[kom-poht; French kawn-pawt]

noun, plural com·potes [kom-pohts; French kawn-pawt] /ˈkɒm poʊts; French kɔ̃ˈpɔt/.

fruit stewed or cooked in a syrup, usually served as a dessert.
Also compotier. a dish, usually of glass, china, or silver, having a base, stem, and often a lid, and used for serving fruit, nuts, candy, etc.

Origin of compote

1685–95; < French; Old French composte < Latin composita, feminine of compositus composite; cf. compost Unabridged Based on the Random House Unabridged Dictionary, © Random House, Inc. 2019

Examples from the Web for compote

Contemporary Examples of compote

  • So, offer to bring a gorgeous pie (or cobbler, crisp, crumble, tart, compote or charlotte) to your next potluck invite.

    The Daily Beast logo
    Profiting From the Fruit Meltdown

    Katie Workman

    July 7, 2009

Historical Examples of compote

British Dictionary definitions for compote



a dish of fruit stewed with sugar or in a syrup and served hot or cold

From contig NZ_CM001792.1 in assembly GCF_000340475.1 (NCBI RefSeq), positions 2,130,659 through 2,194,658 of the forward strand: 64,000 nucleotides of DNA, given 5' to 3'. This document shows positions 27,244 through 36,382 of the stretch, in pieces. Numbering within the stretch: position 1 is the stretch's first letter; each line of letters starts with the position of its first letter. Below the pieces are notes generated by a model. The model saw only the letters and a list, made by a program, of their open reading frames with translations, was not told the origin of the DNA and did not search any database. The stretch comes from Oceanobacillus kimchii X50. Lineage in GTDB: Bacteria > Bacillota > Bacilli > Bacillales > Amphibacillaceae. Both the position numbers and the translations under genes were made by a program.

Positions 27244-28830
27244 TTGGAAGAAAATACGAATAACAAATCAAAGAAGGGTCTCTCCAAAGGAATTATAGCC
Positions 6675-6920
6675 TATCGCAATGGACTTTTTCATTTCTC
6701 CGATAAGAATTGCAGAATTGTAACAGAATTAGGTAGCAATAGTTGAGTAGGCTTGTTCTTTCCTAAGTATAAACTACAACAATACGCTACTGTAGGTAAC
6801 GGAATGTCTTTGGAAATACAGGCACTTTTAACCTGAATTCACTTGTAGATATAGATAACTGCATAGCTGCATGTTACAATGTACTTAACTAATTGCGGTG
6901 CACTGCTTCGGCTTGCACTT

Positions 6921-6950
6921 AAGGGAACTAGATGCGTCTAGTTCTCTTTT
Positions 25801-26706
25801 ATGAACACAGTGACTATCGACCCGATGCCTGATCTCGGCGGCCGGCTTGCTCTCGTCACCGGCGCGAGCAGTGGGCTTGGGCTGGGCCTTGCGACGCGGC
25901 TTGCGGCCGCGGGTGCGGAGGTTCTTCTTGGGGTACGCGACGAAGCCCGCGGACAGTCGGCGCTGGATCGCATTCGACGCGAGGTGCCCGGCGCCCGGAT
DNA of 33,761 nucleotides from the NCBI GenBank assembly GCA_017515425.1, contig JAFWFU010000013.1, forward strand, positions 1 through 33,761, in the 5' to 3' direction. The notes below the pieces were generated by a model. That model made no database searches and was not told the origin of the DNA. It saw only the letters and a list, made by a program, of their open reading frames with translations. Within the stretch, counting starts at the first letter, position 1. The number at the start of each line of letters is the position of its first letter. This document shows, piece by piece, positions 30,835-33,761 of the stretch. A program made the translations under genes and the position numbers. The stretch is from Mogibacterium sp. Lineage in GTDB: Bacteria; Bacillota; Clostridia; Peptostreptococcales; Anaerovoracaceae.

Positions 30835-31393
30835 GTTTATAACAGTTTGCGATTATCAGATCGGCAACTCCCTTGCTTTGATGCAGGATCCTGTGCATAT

Word Origin for compote

C17: from French composte, from Latin composita, feminine of compositus put in place; see composite
Collins English Dictionary - Complete & Unabridged 2012 Digital Edition © William Collins Sons & Co. Ltd. 1979, 1986 © HarperCollins Publishers 1998, 2000, 2003, 2005, 2006, 2007, 2009, 2012

Word Origin and History for compote

1690s, from French compote "stewed fruit," from Old French composte (13c.) "mixture, compost," from Vulgar Latin *composita, fem. of compositus (see composite). Etymologically the same word as compost (n.).

Online Etymology Dictionary, © 2010 Douglas Harper